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The Honors College seeks to inspire and facilitate an extraordinary undergraduate education for a diverse student body of exceptional motivation. Utilizing a flexible curricular framework with a strategic array of experiences, opportunities, and facilities, the College pioneers progressive, innovative approaches to undergraduate education that can be scaled up across the university.


Students at the 2023 CHDP expo talk with a stakeholder.

Our distinctive approach to education fosters transdisciplinary innovation, bringing together students and faculty from various disciplines to address complex real-world problems. VT Honors College students gain a deeper understanding of the interconnectedness of different fields, harness the power of collective disciplinary differences, and develop the skills needed to address the most pressing challenges of our time.

A CHDP student works on a project in the Hillcrest studio.

We prioritize experiential learning, providing students with opportunities to apply what they have learned in practical, real-world settings. Through our immersive courses and studios, students work alongside nonprofit, industry, university, and community partners to explore and respond to complex issues, whether conducting quantitative and qualitative research or engaging in hands-on projects.

SuperStudio presentations in the HCS.

In the VT Honors College, we value the collective process of discovery, where students and faculty engage in collaborative inquiry to push the boundaries of knowledge. Through critical questioning, thoughtful discussion, and the development of well-informed perspectives, students contribute to a rich network of ideas and illuminate new avenues of exploration. By embracing diverse viewpoints on complex problems, Honors students generate critical solutions and make significant contributions as 21st century workers and citizens.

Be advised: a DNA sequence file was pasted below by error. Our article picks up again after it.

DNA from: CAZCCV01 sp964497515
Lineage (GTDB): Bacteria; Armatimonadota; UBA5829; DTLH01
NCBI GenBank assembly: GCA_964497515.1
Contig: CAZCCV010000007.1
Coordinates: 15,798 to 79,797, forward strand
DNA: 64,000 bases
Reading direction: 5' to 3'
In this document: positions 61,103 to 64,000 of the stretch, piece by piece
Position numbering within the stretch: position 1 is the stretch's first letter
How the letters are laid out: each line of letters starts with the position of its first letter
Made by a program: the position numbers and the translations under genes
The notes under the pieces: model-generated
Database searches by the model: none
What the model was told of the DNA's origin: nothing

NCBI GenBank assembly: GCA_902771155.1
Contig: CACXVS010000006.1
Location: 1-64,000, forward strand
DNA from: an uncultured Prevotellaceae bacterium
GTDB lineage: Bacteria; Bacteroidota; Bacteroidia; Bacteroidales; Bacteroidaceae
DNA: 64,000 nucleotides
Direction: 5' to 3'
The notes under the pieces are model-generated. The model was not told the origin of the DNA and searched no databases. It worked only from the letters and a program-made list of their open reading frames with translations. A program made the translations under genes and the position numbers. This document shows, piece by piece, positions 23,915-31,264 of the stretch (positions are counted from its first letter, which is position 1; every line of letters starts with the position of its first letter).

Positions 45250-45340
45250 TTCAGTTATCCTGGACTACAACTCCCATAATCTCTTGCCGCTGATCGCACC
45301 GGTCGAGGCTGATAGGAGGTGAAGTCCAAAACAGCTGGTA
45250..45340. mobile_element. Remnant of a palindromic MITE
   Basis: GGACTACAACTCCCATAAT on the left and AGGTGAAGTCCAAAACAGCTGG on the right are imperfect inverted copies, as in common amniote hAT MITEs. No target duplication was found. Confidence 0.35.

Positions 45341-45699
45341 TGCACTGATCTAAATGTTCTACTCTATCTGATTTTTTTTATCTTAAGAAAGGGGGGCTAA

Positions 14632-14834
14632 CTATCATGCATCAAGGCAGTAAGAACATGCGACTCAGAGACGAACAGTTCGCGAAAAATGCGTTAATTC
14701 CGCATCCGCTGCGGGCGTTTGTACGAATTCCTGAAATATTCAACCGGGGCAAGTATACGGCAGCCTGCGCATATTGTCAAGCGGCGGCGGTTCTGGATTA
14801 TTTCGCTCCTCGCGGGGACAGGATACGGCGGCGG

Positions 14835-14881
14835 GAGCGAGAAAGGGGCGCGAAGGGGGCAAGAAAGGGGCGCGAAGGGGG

Whether teaching Honors College classes, mentoring students, or handling the behind-the-scenes
administration of the college, we work each day to facilitate an extraordinary undergraduate education
for Honors students at Virginia Tech.


All Virginia Tech Honors College students work toward the completion of the Honors Laureate Diploma (HLD), which is the certification earned by completing Honors academic requirements. By completing the HLD, you will have engaged in a variety of unique and transformational learning opportunities that emphasize collaborative discovery and experiential learning. HLD requirements are highly flexible and allow students to customize their Honors experience.

The Honors Minor in Collaborative Discovery is an optional minor that offers a curated approach to your Honors education. Pursuing the Honors Minor in Collaborative Discovery will help you stand out from the crowd and prepare you for “what’s next” in settings both beyond the classroom and after graduation. By completing the Honors Minor, you will automatically also complete the Honors Laureate Diploma, adding considerable value beyond your disciplinary education.

Current Calhoun Honors Discovery Program students are working toward the Honors Collaborative Discovery Diploma. The Calhoun Honors Discovery Program is no longer accepting new students.


Ready to learn more about the Honors College?
Here are some quick links to some information that you may be interested in.

Land Acknowledgement and Labor Recognition

Virginia Tech acknowledges that we live and work on the Tutelo / Monacan People’s homeland, and we recognize their continued relationships with their lands and waterways. We further acknowledge that the Morrill Land-Grant College Act (1862) enabled the commonwealth of Virginia to finance and found Virginia Tech through the forced removal of Native Nations from their lands in California and other areas in the West.
Virginia Tech acknowledges that its Blacksburg campus sits partly on land that was previously the site of the Smithfield and Solitude Plantations, owned by members of the Preston family. Between the 1770s and the 1860s, the Prestons and other local White families that owned parcels of what became Virginia Tech also owned hundreds of enslaved people. Enslaved Black people generated resources that financed Virginia Tech’s predecessor institution, the Preston and Olin Institute, and they also worked on the construction of its building.
The exterior of Hillcrest Hall in the spring
Hillcrest Hall at Virginia Tech.


Hillcrest Hall
385 W Campus Dr
Blacksburg, VA 24061

Main office: Suite 122


Email us at or call 540-231-4591. To reach someone specific, visit our Contact page for further information.